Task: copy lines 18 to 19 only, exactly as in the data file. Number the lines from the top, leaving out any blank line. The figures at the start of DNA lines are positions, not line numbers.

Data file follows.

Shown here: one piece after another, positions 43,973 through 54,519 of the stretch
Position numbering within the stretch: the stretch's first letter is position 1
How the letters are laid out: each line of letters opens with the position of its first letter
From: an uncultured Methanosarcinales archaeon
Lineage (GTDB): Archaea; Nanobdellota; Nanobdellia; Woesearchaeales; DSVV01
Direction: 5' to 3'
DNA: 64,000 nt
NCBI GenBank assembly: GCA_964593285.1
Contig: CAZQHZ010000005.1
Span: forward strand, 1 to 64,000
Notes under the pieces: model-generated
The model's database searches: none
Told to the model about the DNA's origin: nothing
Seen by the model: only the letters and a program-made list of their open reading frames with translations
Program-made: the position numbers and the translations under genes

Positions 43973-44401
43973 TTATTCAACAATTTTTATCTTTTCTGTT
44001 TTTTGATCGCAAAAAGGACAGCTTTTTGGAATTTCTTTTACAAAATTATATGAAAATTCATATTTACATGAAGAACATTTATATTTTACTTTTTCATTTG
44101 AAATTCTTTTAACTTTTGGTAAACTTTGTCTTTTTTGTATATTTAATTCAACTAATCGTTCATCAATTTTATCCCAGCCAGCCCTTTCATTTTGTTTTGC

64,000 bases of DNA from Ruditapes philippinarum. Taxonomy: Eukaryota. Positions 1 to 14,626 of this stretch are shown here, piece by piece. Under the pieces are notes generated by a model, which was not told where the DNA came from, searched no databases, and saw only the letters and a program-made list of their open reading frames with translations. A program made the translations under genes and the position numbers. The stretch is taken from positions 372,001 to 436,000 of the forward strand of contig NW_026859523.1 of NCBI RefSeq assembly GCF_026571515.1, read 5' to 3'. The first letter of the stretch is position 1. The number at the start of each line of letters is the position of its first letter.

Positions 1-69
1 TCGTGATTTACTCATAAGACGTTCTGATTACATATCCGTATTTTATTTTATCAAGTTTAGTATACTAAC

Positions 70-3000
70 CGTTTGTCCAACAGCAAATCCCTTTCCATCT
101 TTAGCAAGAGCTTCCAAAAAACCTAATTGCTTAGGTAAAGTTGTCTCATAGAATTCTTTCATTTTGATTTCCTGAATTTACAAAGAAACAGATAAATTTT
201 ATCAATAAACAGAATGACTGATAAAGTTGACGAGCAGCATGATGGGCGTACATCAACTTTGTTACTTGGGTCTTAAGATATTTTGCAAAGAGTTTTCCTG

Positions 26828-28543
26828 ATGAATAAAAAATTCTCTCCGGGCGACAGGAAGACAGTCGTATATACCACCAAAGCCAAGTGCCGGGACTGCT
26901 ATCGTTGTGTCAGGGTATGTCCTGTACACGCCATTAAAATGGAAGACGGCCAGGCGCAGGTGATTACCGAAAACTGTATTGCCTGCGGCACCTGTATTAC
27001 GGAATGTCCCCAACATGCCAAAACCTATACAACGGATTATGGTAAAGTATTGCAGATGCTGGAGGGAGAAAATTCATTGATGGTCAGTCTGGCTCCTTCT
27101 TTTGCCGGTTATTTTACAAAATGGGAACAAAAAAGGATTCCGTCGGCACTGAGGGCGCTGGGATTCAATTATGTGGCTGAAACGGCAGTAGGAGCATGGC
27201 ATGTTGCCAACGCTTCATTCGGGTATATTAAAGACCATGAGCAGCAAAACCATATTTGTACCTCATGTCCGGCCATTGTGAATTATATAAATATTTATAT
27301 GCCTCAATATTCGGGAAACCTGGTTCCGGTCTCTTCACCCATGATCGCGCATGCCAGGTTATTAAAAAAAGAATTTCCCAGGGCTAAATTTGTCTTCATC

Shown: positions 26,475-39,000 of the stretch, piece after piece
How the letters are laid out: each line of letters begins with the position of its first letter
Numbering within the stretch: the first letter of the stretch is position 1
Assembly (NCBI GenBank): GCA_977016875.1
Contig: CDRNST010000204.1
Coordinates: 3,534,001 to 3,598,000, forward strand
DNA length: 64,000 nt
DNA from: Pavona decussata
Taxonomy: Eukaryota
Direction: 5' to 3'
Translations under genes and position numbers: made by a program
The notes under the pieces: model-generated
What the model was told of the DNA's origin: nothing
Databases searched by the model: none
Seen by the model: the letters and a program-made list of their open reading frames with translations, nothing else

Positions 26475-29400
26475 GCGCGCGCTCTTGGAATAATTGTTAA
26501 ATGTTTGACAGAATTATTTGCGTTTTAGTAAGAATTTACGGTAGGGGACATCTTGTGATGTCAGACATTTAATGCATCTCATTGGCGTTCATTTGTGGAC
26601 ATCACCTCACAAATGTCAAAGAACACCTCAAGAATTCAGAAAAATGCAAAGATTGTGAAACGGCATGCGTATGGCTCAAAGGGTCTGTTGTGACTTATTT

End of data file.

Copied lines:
44001 TTTTGATCGCAAAAAGGACAGCTTTTTGGAATTTCTTTTACAAAATTATATGAAAATTCATATTTACATGAAGAACATTTATATTTTACTTTTTCATTTG
44101 AAATTCTTTTAACTTTTGGTAAACTTTGTCTTTTTTGTATATTTAATTCAACTAATCGTTCATCAATTTTATCCCAGCCAGCCCTTTCATTTTGTTTTGC